Tuesday, September 24, 2013

8 Novels for the Aspiring Writer

If one subject fascinates writers, it's becoming a writer. And so, here is a list of novels about writers, writing, and reading with much to offer to every aspirant to the literary profession. I've left out, as usual, a few of the more obvious and frequently cited novels about writers and writing, like Pale Fire, and I've included a number of novels that are usually dismissed as juvenile and definitely don't deserve to be.

Little Women - Louisa May Alcott
Without a doubt, one of the best-known and most beloved books about an aspiring writer is Louisa May Alcott's classic novel and, while it's inspired many generations of girls to want to write, it's often dismissed as merely a children's novel. The evolution of Jo's writing from the macabre and sensational to the tender and profound is both funny and enlightened, a nostalgic treasure for all of us who "scribbled" when we were young. And as I've already discussed in a previous post, it's a milestone for feminists.

The Neverending Story - Michael Ende
A phantasmagoria of metaphysics, philosophy, and ecstatic imagery, Michael Ende's fantasy masterpiece is about Bastian, a fat, unpopular, and not particularly brilliant boy, who cuts class so that he can read a forbidden book. That book turns out to be The Neverending Story, which starts out as the story of Atreyu on a quest to save Fantastica and the Childlike Empress, but slowly draws Bastian into itself until he himself is creating the story. Ende's novel demands to be reread and it offers new revelations with every perusal.

The French Lieutenant's Woman - John Fowles
Brilliantly blending historical fiction, literary criticism, and philosophical reflection, this novel tells the story of Sarah Woodruff, a Victorian woman abandoned by her French lover, who fascinates Charles Smithson, engaged to be married to Ernestine. Fowles does not write a straightforward narrative, rather offering the reader multiple endings and interpretations, throwing out clues and red herrings, and even appearing as a character himself. This novel offers all the pleasures of a Thomas Hardy novel with the intellectual games and intertextuality of Umberto Eco's novels and criticism.

Letters from a Peruvian Woman - Francoise de Graffigny
This novel is told from the point of view of an Incan princess, kidnapped by the Spanish conquistadors, rescued by the French, and brought to Europe as a curiosity. Zilia records her trials and thoughts first with an Incan method of knot writing and then with European writing, grappling with the traumatic parting from her native world and her budding ambitions as a writer. Significant both for its sympathetic and complex portrait of a Native American and its fiercely feminist politics, Letters from a Peruvian Woman is essential reading for all women aspiring to be writers.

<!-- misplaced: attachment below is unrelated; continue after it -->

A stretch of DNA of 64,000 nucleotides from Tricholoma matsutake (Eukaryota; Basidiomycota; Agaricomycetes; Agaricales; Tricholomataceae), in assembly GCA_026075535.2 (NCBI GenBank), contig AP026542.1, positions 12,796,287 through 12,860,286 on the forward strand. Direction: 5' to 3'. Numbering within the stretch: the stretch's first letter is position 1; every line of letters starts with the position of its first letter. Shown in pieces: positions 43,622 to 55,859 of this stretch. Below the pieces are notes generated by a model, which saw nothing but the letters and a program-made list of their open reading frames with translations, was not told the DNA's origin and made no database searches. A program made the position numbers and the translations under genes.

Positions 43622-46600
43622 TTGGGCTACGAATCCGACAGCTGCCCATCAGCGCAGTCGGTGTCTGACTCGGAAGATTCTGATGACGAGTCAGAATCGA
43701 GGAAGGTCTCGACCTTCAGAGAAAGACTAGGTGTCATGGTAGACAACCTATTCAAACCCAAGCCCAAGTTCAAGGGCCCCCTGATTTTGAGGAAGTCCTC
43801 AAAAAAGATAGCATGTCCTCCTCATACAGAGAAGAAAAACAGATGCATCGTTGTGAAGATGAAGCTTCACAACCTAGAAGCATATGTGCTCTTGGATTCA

The Golden Notebook - Doris Lessing
Anna Wulf is a writer living in London in the 1950s, struggling to synthesize four notebooks (on her memories of Southern Rhodesia, her involvement in the Communist party, material for an autobiographical novel, and her emotional life and dreams) into one work - the golden notebook. As Anna delves deeper into her project, the lines between reality and fiction begin to disappear, as the act of writing becomes the act of living. Lessing's novel explores Communism and Stalinism, the Cold War, the developing feminist movements and the politics of sex, maternity, work, and, most of all, writing.

Atonement - Ian McEwan
On the eve of World War I, Briony Tallis witnesses a sexual encounter between her sister, Cecilia, and Robbie, the son of the family housekeeper, misconstrues it, and wreaks havoc on both of their lives as a result. The novel is ultimately a meditation on the reasons a writer writes and what is accomplished by writing. By far, McEwan's finest work to date, Atonement is heartrending, poignant, and exquisitely written.

Emily of New Moon, Emily Climbs, Emily's Quest - L. M. Montgomery
Though other Montgomery heroines have literary ambitions, notably Anne Shirley and Sara Stanley, Emily Byrd Starr is the one that follows her desire for success the furthest and hardest. She is also the most like Montgomery herself. An exceptional rendering of the child's voice (and later the adolescent's) and an astute portrait of an emerging writer are only part of what makes these books so wonderful. Emily is one of those rare characters who becomes a real friend to her readers

Daddy-Long-Legs - Jean Webster
Another book that has inspired countless young girls to write, Jean Webster's oft-maligned epistolary novel is certainly dated, but nonetheless delightful. Judy Abbott is an orphan given the chance to go to college, provided that she write regularly to her anonymous patron. Ornamented with comic sketches, Judy's letters chronicle her personal and artistic growth, and in particular her rigorously self-imposed reading and writing regimen. I disagree with critics who have deride the book as "anti-feminist" - Judy is independent, staunchly practical, and determined to be self-sufficient.

(As an aside, I'm almost positive that My Brilliant Career by Miles Franklin, which was made into a fabulous film by Gillian Armstrong, deserves to be on this list, but it is out of print and I have not yet located a copy.)

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